August 5th, 2017

13th of Av 5777


One Unit

Rabbi David Hanania Pinto

“I entreated Hashem at that time saying” (Devarim 3:23)

Moshe Rabbeinu implored Hashem numerous times to be granted entry into EretzYisrael. Finally, Hashem told him, “It is enough for you. Speak to Me no more regarding this matter” (Shemot 3:26). Rabbi Simlai asks: Why did Moshe so badly want to enter the Land? Was it in order to eat of its fruits? To enjoy its delights? Rather, Moshe reasoned, “BneiYisrael were commanded many mitzvot that can be done only in EretzYisrael. I will enter the Land in order to be able to do these mitzvot” (Sotah 14a).

All that Moshe wanted was to do Hashem’s will to perfection. He knew that the 613 mitzvot are one entity, each hinging on the other. A person is comprised of 248 organs and 365 sinews. Only when they are all operating optimally is he considered healthy. If, chalilah, one body part is damaged, the person is considered incomplete. So is it regarding the mitzvot. The Torah is comprised of 613 mitzvot, each one paralleling a different aspect of life. But they are intrinsically interconnected. And only when one does Hashem’s mitzvot to perfection is he considered spiritually whole. If he is missing a part of a mitzvah, his neshamah is lacking.

Moshe sought perfection. He wanted to fulfill all the mitzvot, without exception. This is why he so strongly wanted to enter EretzYisrael.

The Ba’alHaTurim states that the word ואתחנן (I entreated) is numerically equivalent to the word שירה (song). What’s the connection between song and Moshe’s entreaties to enter the Land?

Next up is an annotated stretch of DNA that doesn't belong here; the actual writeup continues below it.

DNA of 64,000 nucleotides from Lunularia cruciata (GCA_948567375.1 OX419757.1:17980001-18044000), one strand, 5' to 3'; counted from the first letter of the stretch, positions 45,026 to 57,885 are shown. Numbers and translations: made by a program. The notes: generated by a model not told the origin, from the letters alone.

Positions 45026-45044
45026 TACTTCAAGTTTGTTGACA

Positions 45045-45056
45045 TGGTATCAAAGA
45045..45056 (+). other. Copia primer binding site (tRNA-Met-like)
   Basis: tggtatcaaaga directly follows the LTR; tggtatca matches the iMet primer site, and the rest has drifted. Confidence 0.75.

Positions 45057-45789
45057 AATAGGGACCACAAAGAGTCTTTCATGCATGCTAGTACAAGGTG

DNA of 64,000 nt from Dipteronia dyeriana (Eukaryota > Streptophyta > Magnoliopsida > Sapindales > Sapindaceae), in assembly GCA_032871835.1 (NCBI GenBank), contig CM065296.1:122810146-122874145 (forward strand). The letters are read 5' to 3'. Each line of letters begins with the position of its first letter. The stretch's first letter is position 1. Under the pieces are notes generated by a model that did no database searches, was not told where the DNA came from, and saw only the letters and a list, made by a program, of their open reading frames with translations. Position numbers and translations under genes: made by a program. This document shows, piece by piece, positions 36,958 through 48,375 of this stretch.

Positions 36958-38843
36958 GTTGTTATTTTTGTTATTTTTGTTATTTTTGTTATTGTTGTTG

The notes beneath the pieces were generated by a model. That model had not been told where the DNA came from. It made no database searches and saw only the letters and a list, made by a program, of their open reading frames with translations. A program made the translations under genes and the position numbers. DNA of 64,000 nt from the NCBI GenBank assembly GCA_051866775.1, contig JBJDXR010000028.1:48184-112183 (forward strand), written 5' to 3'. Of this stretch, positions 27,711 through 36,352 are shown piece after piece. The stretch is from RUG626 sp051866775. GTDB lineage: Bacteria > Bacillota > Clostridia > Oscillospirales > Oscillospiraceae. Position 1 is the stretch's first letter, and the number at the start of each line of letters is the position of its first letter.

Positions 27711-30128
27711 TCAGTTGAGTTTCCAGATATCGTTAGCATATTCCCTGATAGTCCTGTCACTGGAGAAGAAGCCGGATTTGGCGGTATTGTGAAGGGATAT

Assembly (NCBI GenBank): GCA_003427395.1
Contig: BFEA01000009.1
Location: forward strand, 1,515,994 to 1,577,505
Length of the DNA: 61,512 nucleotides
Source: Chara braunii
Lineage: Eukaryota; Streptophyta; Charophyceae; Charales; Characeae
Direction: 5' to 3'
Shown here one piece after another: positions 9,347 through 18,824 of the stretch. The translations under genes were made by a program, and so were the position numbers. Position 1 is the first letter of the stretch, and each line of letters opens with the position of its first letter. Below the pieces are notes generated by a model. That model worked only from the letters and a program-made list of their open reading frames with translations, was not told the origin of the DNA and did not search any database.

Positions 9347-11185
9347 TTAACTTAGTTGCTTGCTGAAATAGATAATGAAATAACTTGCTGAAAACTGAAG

The Torah is called “song,” as it says in Devarim (31:22), “Moshe wrote this song on that day.” Moshe specifically entreated Hashem in 515 forms of prayer, an allusion to the Torah. He thereby indicated that his motivation in entering the Land was solely to be able to fulfill the 613 mitzvot to completion.

Furthermore, without the merit of the Land-related mitzvot, Moshe considered himself, and the song within him, incomplete. This parashah repeats the Giving of the Torah because Moshe’s singular desire was to make himself whole through the fulfillment of all the mitzvot. Since the Torah is one body of holiness, when one mitzvah is lacking, one’s Torah is incomplete.

“How great is Torah for it brings to action” (Bava Kama 17a). The ultimate purpose of Torah is to bring a person to act properly. As we say in our prayers: Instill in our hearts understanding to understand and elucidate, to listen, learn, teach, safeguard, perform, and fulfill.

Torah study enables the Jew to repair his bad character traits, making room for good qualities to enter. The Torah has the power to transform a person from “a wild little donkey” to a straight, upright gentleman. All who see him exclaim, “Praised are his parents who raised him and praised is his teacher who taught him Torah.”

From here we see that one who learns Torah but fails to improve his character by uprooting his negative traits is held highly accountable. His Torah study is nothing but lip-service. The Torah must create within us an essential change, converting us to more elevated, more dignified people. Acting appropriately is proof that a person has truly accepted the Torah.

Moshe was the one who transmitted to us the Torah from on High. The angels fought against him to keep the Torah in Heaven, but Moshe valiantly seized it for his beloved people. Hashem made Moshe’s face resemble that of Avraham Avinu because, like the Avot, Moshe devoted himself wholeheartedly to the Torah’s honor. He was the one who “preached pleasantly and performed pleasantly.” It is our job to continue in his path.